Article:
Ingraham v. Wright

The 1977 case of Ingraham v. Wright is mostly cited for its ruling on the applicability of the Eighth Amendment’s Cruel and Unusual Punishment Clause to corporal punishment in public schools. The Eighth Amendment to the U.S. Constitution states: “Excessive bail shall not be required, nor excessive fines imposed, nor cruel and unusual punishments be inflicted.”

In Ingraham, the U.S. Supreme Court addressed two main issues: whether the use of corporal punishment violates the Cruel and Unusual Punishment Clause; and if so, whether the Due Process Clause of the Fourteenth Amendment requires that prior notice and an opportunity to be heard must be afforded students before corporal punishment is imposed. In Ingraham, students in Florida challenged the constitutionality of the corporal punishment at their school under the Cruel and Unusual Punishment Clause.

With respect to the first issue, the Supreme Court ruled that the Eighth Amendment is not applicable to corporal punishment in schools. According to Ingraham, the Eighth Amendment is applicable only to criminal punishments, because the original intent of the framers of the amendment was to protect those convicted of crimes from cruel, excessive, and unreasonable punishments. The Court captured the distinction between criminals and students as it relates to the Eighth Amendment in the following epigram: “The prisoner and the schoolchild stand in wholly different circumstances, separated by the harsh facts of criminal conviction and incarceration” (p. 669). This distinction, according to the Supreme Court, is adequate justification for excluding corporal punishment of students from the protections of the Eighth Amendment.

As to the second issue, the Supreme Court ruled that the imposition of corporal punishment is consistent with the Due Process Clause; therefore, notice and a hearing are not required prior to imposition of corporal punishment. While the Court recognized that corporal punishment implicates students’ substantive due process rights to liberty, it nonetheless found adequate, for purposes of procedural due process, the common-law procedural safeguards in the various states subjecting teachers and administrators who inflict unreasonable or excessive corporal punishment to civil or criminal liability. In essence, if a state does not provide for civil or criminal liability for teachers who impose unreasonable or excessive corporal punishment, according to Ingraham, there is a stronger case for prior notice and hearing under the Due Process Clause.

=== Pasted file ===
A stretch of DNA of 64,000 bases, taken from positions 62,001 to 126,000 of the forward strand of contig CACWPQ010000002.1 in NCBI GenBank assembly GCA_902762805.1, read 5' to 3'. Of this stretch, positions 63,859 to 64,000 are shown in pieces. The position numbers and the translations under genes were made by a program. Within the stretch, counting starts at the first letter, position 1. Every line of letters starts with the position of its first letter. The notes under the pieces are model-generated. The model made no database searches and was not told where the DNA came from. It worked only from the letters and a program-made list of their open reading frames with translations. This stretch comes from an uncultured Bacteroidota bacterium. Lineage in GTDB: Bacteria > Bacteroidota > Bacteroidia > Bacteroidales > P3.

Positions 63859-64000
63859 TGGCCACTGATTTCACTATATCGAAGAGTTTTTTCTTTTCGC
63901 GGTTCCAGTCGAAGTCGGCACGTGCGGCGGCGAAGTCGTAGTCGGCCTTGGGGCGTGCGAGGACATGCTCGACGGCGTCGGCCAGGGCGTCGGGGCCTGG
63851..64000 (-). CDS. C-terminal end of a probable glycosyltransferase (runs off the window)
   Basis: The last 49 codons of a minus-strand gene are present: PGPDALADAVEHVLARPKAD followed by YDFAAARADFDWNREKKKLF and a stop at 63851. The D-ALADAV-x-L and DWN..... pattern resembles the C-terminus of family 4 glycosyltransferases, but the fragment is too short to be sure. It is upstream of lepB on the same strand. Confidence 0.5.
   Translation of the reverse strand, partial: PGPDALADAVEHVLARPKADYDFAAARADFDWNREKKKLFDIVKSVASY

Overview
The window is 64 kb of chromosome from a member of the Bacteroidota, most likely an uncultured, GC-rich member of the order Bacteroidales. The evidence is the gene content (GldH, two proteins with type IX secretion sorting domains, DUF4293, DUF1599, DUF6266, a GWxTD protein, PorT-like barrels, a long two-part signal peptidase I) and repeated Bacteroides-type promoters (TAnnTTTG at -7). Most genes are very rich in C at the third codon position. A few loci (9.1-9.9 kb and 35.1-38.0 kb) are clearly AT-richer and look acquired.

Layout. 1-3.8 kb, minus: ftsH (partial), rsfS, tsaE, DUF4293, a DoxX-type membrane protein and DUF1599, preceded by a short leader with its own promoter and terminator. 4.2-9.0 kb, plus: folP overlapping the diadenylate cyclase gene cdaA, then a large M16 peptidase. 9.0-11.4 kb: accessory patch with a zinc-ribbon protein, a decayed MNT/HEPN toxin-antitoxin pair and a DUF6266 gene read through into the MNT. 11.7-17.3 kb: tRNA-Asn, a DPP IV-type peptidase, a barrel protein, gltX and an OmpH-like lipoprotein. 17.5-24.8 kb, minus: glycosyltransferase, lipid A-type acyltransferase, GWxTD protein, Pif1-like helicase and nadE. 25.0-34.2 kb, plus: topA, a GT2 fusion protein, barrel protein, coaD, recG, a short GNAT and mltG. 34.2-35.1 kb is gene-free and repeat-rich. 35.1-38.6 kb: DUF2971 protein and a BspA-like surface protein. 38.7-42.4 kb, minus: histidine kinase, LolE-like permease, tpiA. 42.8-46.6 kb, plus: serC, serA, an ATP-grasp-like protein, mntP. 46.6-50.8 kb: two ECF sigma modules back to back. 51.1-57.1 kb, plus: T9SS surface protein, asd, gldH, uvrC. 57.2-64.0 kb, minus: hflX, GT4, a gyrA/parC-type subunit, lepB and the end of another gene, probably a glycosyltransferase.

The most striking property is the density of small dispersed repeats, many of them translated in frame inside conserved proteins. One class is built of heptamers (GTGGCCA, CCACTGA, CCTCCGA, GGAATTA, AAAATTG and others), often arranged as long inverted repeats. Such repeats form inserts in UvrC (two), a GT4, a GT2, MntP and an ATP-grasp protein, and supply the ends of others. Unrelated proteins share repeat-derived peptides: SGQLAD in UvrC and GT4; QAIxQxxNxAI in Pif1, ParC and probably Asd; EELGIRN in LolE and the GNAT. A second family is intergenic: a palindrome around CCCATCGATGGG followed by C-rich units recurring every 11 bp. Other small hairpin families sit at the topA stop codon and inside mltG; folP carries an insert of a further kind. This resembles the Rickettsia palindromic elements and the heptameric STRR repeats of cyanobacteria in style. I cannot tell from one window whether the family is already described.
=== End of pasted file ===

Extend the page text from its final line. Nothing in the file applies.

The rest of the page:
In reaching its decision in Ingraham, the Court gave great weight to the historical tradition of corporal punishment in public schools in America, the longstanding common-law requirement that corporal punishment be reasonable but not excessive, and the impracticalities of requiring notice and a hearing each time a teacher decides to corporally punish a student. The tradition of judicial deference to the judgment of educators and school administrators regarding the education of children was also influential in the Court’s opinion. Ingraham identified certain factors courts consider in making determinations as to whether corporal punishment is reasonable. Some of the factors are the age of the child, the strength of the child, past behavior of the child, seriousness of the offense, nature of the punishment, severity of the punishment, and availability of less severe but equally effective means of discipline.

While about half of the states prohibit corporal punishment, it is clear from Ingraham that the Eighth Amendment does not compel these jurisdictions and local school systems to do so. Likewise, in states and districts that do retain corporal punishment, prior notice and a hearing are not required before students are punished, because the ambit of corporal punishment is adequately defined and regulated by common law and statute.

Joseph Oluwole

See also Corporal Punishment; Due Process; Eighth Amendment

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